audience sees Undine’s rise, and Wharton creates a critique of both the old
manner, represented by Ralph, and the present manner, represented by Undine,
thematically studying their marriage and the difficulties surrounding a
probable union of the two. Throughout the novel, Wharton reviews the boundaries
accompanying divorce. However, she approaches the subject a bit differently
than Howells. With his aesthetic of the ordinary, Howells recognized the
autonomous potential of divorce on an aesthetic and social scale. Moreover, no
one in his novel benefits from it as they do here.

With Undine, Wharton shows us the mobility extended by
divorce and alludes to the democratic potential that Howells admired. Wharton
illustrates that divorce gives Undine the opportunity to remarry and start
over. Previously restricted to her, these marriages give her entry into arenas,
moreover, enabling her to move up the social ladder. However, with each
advancement, she evens the field and is compelled to continue to strive for
something better—previously unattainable—leaving behind a trail of refuse most
vividly represented here by Ralph. This is a family that is based on matrimony
in order to maintain an elite limited commonality that characteristically
separates them from others. Divorce functions as a restraint in his circle, not
a beneficial opportunity. It fosters a progressively shifting scene that
disrupts a prior way of life and eventually bringing ruin to Ralph.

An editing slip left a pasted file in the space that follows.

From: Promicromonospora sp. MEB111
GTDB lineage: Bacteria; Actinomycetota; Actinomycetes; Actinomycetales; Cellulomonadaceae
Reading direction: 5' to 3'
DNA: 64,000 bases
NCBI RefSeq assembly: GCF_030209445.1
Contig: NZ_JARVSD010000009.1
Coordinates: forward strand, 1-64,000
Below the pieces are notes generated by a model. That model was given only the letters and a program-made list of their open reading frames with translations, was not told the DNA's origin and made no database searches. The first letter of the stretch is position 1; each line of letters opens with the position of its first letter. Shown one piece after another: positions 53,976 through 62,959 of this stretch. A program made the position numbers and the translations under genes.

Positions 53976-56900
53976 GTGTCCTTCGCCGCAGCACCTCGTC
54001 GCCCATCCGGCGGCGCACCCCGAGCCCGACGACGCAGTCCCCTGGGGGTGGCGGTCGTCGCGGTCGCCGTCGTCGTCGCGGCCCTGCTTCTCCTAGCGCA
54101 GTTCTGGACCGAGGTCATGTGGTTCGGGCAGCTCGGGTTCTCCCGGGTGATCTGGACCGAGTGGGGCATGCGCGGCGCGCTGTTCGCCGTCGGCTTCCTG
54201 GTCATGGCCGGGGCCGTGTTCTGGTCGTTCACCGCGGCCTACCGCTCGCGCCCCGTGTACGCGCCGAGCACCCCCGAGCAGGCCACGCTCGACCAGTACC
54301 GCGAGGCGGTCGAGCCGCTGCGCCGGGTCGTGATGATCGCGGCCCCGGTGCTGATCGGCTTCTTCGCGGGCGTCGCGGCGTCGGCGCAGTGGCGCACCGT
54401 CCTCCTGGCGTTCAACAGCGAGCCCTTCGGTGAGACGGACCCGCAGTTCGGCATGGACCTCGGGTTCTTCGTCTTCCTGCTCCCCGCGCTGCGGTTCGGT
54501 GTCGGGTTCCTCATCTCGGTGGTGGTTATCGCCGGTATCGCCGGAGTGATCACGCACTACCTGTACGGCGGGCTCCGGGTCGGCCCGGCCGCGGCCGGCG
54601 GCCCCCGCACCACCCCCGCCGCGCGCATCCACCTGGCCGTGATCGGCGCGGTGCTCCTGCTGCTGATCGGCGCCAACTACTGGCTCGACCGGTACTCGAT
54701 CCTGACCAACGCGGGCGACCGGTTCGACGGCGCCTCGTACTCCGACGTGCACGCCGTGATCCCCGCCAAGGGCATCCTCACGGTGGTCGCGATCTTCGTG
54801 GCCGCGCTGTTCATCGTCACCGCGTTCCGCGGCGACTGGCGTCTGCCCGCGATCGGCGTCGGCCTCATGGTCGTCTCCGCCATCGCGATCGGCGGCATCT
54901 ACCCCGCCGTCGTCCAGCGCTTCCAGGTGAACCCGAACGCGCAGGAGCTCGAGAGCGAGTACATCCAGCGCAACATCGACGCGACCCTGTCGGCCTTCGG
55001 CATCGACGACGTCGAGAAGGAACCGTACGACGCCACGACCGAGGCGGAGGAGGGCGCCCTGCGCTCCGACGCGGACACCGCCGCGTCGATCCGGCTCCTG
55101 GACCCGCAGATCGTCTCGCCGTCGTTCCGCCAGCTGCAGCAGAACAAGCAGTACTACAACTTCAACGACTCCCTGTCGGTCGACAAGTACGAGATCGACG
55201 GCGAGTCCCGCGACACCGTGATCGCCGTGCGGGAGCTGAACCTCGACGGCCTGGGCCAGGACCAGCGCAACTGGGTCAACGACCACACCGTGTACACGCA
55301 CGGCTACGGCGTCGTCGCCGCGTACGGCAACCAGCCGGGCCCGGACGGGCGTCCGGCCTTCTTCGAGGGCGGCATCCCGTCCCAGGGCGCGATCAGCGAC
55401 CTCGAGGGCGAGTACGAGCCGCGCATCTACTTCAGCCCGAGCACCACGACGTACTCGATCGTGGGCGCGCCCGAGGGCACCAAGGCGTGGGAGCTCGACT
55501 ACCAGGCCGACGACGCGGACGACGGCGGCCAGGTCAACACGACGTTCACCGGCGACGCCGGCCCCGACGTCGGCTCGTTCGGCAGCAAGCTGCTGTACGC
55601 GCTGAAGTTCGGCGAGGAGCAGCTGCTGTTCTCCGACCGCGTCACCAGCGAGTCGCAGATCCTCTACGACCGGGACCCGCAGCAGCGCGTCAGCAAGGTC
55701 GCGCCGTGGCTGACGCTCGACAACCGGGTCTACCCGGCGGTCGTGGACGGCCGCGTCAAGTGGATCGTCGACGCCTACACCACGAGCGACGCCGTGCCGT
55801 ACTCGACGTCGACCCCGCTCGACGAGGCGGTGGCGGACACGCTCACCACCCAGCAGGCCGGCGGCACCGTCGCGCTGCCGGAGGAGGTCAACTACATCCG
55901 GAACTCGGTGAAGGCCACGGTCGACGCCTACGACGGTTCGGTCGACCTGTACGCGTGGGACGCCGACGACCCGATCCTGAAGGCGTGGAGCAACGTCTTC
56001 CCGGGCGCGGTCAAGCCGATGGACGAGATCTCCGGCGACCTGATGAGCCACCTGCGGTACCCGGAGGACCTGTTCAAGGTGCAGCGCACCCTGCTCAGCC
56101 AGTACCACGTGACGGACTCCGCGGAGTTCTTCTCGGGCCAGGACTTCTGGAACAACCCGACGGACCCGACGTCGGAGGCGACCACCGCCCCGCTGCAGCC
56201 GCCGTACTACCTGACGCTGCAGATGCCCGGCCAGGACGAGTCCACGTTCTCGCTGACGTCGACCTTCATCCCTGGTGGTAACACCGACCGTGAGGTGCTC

Divorce has had a powerful influence on American culture
both factually and metaphorically. The highlights of symbolic aspects of the
history of divorce in American literature provide a useful foundation for
studying divorce in American culture. The literature spans the last century,
through which divorce has become a normality. Today, it is a common, everyday
occurrence. Therefore, it becomes what is considered the bane of the American
nation as well as popular material for lighthearted sitcoms and romantic
movies. Moreover, it has also pointed to such inconsistencies distinctive in
American ideology that make it a suitable focus for American literature. While
the subject of divorce is not as controversial today as it was during the era
in which Howells, Wharton, and Updike were writing, its primacy speaks to the
importance of understanding the early impact it had on society and on the theme
of love and romance in American literature. This is especially true considering
that the divisive issue today is not so much divorce as it is marriage and the
way in which we define it and one that still at its core revolves around
questions of morality and democracy. Given the significance of marriage in
society and subsequently the essential role it plays in the history of the
American novel, a close look at how authors have formally and thematically
addressed the subject over the years can foster valuable insight about its
changing nature and shape. Like these realists who shift our attention to a
past that they simultaneously challenged, it behooves us to follow suit and
consider the structural foundations on which our current understanding of the
issues rest—more than a century later.